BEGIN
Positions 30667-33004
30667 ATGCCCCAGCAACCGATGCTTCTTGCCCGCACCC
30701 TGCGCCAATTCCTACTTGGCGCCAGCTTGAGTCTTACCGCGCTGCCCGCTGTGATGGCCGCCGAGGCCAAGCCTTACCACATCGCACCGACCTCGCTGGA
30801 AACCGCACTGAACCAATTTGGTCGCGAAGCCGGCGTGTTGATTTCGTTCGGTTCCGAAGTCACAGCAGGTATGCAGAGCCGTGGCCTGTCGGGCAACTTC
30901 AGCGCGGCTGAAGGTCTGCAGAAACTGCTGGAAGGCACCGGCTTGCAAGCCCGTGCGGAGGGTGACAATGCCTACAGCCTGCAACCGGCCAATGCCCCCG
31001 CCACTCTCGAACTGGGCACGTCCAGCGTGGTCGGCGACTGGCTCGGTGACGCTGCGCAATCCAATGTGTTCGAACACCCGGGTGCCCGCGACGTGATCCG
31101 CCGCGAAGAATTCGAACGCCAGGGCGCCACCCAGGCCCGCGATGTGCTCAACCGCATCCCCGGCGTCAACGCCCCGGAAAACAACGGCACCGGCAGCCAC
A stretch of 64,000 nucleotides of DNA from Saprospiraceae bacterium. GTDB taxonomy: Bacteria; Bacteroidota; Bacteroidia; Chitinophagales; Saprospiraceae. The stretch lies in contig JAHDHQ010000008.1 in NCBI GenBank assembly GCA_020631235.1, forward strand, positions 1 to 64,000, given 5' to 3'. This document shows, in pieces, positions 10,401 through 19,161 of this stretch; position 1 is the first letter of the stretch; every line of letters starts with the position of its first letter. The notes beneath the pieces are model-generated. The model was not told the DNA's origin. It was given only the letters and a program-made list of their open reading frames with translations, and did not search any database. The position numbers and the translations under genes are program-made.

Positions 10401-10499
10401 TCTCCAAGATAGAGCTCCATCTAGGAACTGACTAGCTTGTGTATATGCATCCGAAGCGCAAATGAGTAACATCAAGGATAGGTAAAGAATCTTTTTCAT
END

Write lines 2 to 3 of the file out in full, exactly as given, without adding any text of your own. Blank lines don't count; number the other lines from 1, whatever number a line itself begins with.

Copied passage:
30667 ATGCCCCAGCAACCGATGCTTCTTGCCCGCACCC
30701 TGCGCCAATTCCTACTTGGCGCCAGCTTGAGTCTTACCGCGCTGCCCGCTGTGATGGCCGCCGAGGCCAAGCCTTACCACATCGCACCGACCTCGCTGGA